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U.S. sues Lance Armstrong

Associated Press
This July 25, 1999,  file photo shows Tour de France winner Lance Armstrong of the U.S. left, riding down the Champs Elysees avenue with teammates, from left,  Frankie Andreu,  of the U.S., George Hincapie of the U.S., and Pascal Derame, of France,  after the 20th and final stage of the Tour de France cycling race, in Paris. Armstrong, the superstar cyclist, whose stirring victories after his comeback from cancer helped him transcend sports, chose not to pursue arbitration in the drug case brought against him by the U.S. Anti-Doping Agency. That was his last option in his bitter fight with USADA and his decision set the stage for the titles to be stripped and his name to be all but wiped from the record books of the sport he once ruled.  (AP Photo/Laurent Rebours, File)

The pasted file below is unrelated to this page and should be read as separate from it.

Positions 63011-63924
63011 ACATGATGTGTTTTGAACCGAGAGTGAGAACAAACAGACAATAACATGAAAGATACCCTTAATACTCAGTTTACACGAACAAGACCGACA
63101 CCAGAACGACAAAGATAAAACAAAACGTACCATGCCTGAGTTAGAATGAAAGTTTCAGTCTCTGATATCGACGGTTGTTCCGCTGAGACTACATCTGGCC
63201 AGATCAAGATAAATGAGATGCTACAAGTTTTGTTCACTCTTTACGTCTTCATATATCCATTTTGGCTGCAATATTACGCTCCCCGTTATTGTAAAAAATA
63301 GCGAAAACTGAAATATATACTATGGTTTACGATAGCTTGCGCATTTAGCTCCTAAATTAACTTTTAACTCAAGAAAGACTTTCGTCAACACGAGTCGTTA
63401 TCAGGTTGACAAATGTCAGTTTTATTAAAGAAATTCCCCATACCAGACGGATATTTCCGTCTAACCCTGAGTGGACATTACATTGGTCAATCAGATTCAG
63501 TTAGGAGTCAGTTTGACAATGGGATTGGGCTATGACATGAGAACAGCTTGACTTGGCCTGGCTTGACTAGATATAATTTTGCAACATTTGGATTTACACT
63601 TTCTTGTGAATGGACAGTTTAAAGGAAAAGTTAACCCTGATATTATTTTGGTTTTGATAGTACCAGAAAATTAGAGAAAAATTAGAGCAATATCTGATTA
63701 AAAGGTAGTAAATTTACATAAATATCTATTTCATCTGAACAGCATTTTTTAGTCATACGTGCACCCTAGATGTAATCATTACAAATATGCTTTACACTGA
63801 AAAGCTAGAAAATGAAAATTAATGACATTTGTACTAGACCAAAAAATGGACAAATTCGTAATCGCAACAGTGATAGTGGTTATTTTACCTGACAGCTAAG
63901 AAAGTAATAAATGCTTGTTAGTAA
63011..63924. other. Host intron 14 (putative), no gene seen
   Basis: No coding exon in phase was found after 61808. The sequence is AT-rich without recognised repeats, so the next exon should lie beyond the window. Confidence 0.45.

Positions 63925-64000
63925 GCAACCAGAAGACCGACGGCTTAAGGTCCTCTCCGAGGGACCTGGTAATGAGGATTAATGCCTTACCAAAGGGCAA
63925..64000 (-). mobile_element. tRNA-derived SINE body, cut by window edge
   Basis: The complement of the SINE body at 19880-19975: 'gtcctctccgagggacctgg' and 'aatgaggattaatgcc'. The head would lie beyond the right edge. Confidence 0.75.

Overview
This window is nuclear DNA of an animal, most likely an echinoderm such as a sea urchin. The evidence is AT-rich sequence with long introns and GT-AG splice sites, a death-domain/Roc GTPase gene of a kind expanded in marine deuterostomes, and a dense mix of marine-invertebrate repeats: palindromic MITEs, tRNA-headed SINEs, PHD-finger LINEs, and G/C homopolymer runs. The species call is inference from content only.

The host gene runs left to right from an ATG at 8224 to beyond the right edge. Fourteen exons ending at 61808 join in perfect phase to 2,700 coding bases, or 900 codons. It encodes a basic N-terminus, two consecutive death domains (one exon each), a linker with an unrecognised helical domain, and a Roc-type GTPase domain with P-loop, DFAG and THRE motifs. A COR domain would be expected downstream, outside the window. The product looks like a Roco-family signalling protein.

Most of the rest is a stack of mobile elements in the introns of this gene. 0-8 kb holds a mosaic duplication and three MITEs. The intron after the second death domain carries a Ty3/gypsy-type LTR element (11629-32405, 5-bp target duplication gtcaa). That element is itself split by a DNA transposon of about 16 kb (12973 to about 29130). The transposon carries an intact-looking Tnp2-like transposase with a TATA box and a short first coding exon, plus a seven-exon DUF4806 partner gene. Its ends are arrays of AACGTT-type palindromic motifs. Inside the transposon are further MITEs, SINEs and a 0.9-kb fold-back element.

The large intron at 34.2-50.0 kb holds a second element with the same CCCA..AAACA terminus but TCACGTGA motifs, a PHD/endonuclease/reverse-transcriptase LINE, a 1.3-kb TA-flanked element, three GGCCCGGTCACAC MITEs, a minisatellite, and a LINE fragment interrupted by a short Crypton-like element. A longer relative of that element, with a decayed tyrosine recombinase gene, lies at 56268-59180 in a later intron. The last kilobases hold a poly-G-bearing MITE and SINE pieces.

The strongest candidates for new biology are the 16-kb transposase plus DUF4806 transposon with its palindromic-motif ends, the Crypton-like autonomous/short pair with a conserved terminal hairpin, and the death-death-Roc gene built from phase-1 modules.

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Lance Armstrong was stripped of his seven Tour de France titles and banned for life after the International Cycling Union (UCI) ratified the United States Anti-Doping Agency's (USADA) sanctions against him. The Justice Department formally filed its case against Lance Armstrong and his company Tailwind Sports for millions of dollars that the U.S. Postal Service spent to sponsor the cycling team.

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